Rocky Mountain Spotted Fever has shown up again for the summer
CARBONDALE, Ill. - Summer means families across our area will be spending a lot of time outdoors camping, fishing and swimming. It also means your family will be exposed to one of Mother Nature's biggest bacteria-bearing culprits: the tick.
Rocky Mountain Spotted Fever infections crop up in Illinois, especially during the summer months.
There have been two confirmed cases in Illinois this year, so far.
In 2012, there were 155 cases recorded in the state.
23 of those confirmed cases came out of southern Illinois, and considering the state's population is less dense in the south, that is a significant portion.
138 of those cases were reported between the months of April and September.
The tick's bite is painless.
You probably wouldn't even realize it had happened. About 14 days later, Dr. Erica Kaufman says you will develop a fever and headaches.
Dr. Kaufman says next comes the hallmark symptom of Rocky Mountain Spotted Fever: the rash.
"It starts in the wrists and ankles, so in the extremities, and spreads toward the trunk. And that makes it much different than a lot of the other rashes that we see," said Kaufman.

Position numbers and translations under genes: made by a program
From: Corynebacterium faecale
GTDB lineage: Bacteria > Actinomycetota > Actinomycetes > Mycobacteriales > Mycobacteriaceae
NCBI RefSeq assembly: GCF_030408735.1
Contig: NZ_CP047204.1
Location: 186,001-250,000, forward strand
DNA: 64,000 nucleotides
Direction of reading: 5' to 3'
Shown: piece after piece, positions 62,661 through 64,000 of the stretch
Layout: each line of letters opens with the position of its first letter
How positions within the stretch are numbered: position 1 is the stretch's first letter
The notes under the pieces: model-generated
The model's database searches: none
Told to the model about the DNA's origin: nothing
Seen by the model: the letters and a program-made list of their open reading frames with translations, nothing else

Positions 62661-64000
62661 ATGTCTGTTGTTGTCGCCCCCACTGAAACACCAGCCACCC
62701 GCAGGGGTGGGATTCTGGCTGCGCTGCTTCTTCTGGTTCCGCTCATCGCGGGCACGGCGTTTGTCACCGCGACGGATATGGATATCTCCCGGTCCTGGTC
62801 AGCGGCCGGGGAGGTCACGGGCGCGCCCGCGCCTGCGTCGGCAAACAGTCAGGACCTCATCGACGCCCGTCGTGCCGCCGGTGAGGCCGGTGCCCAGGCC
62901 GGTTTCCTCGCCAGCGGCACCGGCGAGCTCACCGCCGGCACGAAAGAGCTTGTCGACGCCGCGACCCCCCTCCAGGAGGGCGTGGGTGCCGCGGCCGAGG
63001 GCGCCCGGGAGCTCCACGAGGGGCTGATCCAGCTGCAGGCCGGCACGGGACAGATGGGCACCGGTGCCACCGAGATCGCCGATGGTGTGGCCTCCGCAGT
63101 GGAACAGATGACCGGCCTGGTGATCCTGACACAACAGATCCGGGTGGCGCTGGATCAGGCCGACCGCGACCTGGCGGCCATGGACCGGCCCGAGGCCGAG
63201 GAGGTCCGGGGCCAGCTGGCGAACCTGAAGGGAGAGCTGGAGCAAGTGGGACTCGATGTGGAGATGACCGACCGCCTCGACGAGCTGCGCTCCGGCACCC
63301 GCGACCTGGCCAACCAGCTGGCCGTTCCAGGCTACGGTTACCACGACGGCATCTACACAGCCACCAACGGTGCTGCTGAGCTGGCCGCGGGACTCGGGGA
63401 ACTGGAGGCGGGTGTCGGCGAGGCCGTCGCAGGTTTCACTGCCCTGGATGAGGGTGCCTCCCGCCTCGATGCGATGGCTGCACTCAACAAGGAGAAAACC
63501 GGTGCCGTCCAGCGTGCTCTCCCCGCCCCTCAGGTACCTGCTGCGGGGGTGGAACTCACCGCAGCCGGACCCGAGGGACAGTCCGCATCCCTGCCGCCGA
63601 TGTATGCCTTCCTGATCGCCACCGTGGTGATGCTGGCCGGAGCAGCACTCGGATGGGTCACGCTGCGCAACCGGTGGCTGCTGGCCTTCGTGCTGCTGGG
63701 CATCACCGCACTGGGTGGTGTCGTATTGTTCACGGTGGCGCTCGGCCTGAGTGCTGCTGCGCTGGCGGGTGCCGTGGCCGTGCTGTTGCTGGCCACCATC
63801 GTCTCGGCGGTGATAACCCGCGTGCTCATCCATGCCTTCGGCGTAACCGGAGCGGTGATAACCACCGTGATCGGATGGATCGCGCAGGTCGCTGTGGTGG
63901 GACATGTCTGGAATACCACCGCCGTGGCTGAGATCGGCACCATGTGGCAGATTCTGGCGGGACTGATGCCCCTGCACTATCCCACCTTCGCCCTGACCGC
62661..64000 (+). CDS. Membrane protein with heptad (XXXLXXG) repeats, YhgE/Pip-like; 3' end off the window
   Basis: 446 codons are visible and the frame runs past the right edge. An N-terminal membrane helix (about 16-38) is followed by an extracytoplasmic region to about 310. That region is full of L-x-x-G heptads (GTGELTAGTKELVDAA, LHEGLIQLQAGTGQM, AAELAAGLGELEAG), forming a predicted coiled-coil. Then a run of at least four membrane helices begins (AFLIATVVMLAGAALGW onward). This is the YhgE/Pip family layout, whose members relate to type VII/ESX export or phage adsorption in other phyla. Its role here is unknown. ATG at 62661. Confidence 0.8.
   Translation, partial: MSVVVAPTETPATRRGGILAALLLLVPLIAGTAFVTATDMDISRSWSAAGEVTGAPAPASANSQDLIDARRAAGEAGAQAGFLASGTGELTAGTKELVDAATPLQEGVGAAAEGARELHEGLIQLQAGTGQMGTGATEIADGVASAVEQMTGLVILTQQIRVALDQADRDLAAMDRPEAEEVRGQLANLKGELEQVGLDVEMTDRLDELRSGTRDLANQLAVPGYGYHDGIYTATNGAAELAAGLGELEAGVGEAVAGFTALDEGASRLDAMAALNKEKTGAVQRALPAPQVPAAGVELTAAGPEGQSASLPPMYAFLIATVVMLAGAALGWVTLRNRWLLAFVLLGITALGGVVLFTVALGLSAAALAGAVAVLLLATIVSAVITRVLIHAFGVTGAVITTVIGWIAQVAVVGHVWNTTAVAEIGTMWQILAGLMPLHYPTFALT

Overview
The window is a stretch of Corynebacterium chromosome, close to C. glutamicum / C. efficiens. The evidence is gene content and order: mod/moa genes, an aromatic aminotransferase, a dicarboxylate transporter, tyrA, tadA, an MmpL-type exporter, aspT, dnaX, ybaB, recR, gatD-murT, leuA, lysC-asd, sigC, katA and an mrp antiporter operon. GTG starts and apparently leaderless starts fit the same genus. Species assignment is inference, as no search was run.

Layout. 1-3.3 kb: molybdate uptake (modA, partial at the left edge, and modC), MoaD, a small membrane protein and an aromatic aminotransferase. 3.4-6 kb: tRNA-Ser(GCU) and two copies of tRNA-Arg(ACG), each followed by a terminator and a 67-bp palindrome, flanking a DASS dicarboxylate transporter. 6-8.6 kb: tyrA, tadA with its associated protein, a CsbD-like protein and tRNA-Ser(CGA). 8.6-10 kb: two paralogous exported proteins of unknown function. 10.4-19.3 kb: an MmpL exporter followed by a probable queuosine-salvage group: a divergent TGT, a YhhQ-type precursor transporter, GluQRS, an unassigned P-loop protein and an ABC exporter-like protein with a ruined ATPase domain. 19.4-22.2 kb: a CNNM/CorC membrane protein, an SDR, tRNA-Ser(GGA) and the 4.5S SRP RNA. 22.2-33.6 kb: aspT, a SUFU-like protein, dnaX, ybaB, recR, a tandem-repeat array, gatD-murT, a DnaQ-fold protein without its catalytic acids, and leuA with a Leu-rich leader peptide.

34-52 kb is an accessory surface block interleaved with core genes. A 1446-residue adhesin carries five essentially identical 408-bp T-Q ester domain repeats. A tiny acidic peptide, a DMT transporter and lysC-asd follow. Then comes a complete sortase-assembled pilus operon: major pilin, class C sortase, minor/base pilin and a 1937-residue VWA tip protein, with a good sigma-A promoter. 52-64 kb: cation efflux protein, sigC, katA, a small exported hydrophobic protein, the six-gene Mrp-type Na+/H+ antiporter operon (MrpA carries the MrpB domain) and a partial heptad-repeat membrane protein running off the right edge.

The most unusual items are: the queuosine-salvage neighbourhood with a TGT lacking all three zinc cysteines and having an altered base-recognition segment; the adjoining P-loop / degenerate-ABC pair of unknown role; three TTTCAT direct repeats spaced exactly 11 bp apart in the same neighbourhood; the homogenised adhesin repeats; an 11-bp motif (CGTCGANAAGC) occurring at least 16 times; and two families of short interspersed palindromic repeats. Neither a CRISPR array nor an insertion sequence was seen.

There are a few ways to help prevent the tick from latching on: if you cannot avoid wooded areas, then make sure to wear protective clothing like long-sleeved shirts and pants.
Also, use a bug spray that contains at least 20% DEET.
"Check yourself when you come in at the end of the day. Shower off and really do a good body check. They tend to go in the warm moist areas, so around the waistband," said Kaufman.
Ticks also gravitate to the hairline, so make sure to pay close attention to the neck area after a day outdoors.
Dr. Kaufman says it is important to check your pets for ticks, too.
They can transmit the ticks to you and spread the disease.
For more information on the symptoms and treatment of Rocky Mountain Spotted Fever, click here. Type the letter "T", for tick, in the search bar.